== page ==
#7 macwacky

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Posted 24 September 2013 - 02:16 PM

i don't even thing $19.95 will come close to covering the shipping alone



#8 jack1111

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Posted 24 September 2013 - 02:18 PM

i don't even thing $19.95 will come close to covering the shipping alone

 No dont think so,think it will be way above that something like double that.,possibly more.



#9 Action Boy!

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Posted 24 September 2013 - 02:22 PM

....



#10 Kali Durga

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Posted 24 September 2013 - 02:26 PM

....

 

C'mon, man, spill it. Tell us what you think.



#11 Action Boy!

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Posted 24 September 2013 - 02:33 PM

its just ridiculously gratuitous....in the best way possible.  the only flaw is that it doesnt come with the necessary jag rag.



#12 Kali Durga

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Posted 24 September 2013 - 02:47 PM

What, you can't afford a box of Kleenex to go along with it?  I think I've even seen sage colored boxes in the grocery store.



#13 mittensonfire

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Posted 24 September 2013 - 03:10 PM

There is no place for it!

Edited by mittensonfire, 06 August 2014 - 11:47 AM.


#14 ridetheblinds

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Posted 24 September 2013 - 10:34 PM

Wow, this is amazing. I have drooled over Revenant's Charlie Patton box for several years and never pulled the trigger. But this...jag rag is right.



#15 Maschine Man

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Posted 25 September 2013 - 01:38 AM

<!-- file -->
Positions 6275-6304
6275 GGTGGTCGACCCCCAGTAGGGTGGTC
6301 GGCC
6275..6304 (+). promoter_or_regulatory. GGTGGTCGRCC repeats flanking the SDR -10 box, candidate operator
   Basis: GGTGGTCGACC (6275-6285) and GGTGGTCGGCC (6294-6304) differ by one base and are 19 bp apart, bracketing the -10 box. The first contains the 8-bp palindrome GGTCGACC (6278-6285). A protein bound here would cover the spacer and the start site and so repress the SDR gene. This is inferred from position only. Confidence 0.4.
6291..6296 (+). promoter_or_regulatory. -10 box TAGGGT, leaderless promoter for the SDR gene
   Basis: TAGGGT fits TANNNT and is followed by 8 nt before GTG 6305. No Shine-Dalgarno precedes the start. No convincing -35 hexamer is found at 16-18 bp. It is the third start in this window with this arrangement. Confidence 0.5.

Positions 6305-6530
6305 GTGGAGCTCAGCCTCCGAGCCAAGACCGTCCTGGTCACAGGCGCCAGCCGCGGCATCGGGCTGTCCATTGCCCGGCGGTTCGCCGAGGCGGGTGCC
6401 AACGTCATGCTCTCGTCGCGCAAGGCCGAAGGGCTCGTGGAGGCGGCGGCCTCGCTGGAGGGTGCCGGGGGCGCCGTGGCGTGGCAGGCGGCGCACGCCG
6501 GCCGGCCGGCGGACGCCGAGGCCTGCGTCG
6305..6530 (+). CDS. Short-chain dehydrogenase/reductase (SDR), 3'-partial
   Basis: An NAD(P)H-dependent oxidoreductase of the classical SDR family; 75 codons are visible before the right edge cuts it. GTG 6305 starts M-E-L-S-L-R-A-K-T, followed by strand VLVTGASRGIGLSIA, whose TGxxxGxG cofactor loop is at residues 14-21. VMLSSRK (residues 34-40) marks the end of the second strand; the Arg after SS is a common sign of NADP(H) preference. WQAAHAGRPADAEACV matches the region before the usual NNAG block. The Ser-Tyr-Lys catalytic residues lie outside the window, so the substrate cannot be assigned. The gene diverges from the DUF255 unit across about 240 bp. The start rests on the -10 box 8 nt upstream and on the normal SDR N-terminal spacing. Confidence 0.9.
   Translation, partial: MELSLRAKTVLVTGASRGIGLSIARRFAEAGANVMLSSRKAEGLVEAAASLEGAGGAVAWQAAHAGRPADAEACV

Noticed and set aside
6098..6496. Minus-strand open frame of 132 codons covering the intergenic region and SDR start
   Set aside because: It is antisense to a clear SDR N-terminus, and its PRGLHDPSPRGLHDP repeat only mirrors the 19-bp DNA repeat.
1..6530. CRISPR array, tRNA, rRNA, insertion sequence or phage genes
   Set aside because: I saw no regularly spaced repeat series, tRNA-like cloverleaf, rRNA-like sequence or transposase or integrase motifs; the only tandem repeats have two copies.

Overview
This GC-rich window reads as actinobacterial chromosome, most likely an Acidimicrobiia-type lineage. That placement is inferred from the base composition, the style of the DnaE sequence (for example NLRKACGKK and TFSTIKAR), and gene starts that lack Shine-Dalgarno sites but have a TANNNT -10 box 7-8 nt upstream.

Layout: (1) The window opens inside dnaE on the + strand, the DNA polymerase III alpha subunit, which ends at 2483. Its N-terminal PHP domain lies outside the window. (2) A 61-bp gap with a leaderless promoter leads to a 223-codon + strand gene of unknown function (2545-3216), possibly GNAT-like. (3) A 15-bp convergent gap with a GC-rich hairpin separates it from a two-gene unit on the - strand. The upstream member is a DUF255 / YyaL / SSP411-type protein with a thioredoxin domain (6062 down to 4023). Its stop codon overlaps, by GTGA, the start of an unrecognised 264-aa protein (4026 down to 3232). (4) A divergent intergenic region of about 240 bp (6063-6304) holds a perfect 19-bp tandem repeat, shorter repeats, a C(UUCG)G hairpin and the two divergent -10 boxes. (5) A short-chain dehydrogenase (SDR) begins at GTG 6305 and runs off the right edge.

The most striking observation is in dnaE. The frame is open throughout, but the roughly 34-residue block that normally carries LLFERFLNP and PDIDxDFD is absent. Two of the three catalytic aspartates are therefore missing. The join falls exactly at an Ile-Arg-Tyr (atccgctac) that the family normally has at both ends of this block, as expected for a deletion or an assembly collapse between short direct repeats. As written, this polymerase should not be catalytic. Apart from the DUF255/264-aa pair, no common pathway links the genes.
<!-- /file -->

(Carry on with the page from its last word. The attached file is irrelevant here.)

I find when people try to replicate a style of furniture (or in this case, box) the same care and detail is not quite given. I wonder what the quality of these will be like? 

 

 

It's a collectors item that was made to be a collectors item. I find that sad in a way. I just want a USB (or even just make it an APP sold on the iTunes) with all my music on and a simple package for the records. 



#16 Jettkoral

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Posted 27 September 2013 - 07:42 AM

Nice! Can't wait until this drops. Hope there's a more affordable edition with just the vinyl, USB and a small book!



#17 ymagirl

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Posted 27 September 2013 - 09:38 AM

no no Third Man, you got me once this year. I shall fall for your handsomely packaged, outrageously expensive releases no more!



#18 macwacky

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Posted 27 September 2013 - 10:37 AM

^ you were Gatsbied?

 

I really want to thank Third Man (and i'm saying this without any sarcasm) for pricing this where i don't even have to think about whether to get it or not. I'm very happy for those who are getting it, it looks great!



#19 ymagirl

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Posted 28 September 2013 - 09:21 AM

^ you were Gatsbied?

 

ha! yes, that's a perfect way to describe it! and I shall display it forever more as a testament to my folly, a Third Man Fan's 'fools gold' if you will.



#20 kts1997

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Posted 29 September 2013 - 07:33 AM

Man, look at that. But don't touch it!!!!

I'm gonna buy a lottery ticket...

 

 

Seriously Tim, this ones gonna carry a pretty hefty price tag for sure.

 

But oh how I want one. And just think, we will be able to get it off of Ebay for just a kidney